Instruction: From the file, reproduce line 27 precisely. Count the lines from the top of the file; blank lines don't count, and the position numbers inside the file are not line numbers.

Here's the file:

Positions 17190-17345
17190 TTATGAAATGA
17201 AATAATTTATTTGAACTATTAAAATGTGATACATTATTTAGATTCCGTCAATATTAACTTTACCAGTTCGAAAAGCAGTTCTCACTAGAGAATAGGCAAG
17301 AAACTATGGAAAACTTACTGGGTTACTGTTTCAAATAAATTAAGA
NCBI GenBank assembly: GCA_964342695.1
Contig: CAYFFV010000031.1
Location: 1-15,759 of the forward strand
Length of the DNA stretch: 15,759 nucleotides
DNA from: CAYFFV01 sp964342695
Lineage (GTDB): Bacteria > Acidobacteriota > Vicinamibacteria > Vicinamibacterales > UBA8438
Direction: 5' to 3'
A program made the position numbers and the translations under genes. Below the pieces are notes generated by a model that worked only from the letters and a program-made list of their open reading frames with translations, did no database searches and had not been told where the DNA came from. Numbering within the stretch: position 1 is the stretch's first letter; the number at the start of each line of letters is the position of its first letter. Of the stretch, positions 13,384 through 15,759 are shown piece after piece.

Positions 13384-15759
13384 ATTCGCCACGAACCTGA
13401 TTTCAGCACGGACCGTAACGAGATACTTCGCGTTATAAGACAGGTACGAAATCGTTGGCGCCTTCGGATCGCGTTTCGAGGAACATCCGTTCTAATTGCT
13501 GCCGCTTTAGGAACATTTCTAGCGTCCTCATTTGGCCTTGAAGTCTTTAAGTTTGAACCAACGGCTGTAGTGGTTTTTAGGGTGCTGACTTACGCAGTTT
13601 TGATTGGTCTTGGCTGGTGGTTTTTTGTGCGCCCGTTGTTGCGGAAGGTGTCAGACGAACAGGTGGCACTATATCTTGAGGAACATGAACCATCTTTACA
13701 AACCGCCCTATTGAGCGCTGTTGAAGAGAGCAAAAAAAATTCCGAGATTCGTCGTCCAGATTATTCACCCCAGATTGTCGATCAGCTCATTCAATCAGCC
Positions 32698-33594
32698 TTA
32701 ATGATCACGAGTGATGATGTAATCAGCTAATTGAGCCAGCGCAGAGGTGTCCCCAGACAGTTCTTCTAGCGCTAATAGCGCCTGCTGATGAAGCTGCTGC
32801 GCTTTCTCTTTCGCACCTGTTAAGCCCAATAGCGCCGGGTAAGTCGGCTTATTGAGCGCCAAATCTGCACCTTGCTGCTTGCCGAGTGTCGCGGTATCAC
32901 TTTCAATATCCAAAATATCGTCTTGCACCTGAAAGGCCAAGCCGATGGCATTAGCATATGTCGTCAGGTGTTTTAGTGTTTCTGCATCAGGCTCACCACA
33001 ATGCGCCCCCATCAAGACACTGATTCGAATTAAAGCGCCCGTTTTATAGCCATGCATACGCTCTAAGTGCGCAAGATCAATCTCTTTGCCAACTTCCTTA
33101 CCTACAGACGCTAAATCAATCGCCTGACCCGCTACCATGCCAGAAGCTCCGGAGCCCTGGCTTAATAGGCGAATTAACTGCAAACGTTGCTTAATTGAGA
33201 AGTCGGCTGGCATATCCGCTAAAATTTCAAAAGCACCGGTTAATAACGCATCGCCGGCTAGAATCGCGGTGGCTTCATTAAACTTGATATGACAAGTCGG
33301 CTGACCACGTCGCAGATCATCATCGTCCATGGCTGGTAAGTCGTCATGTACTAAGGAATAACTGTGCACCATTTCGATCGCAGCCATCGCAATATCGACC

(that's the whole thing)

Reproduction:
33301 CTGACCACGTCGCAGATCATCATCGTCCATGGCTGGTAAGTCGTCATGTACTAAGGAATAACTGTGCACCATTTCGATCGCAGCCATCGCAATATCGACC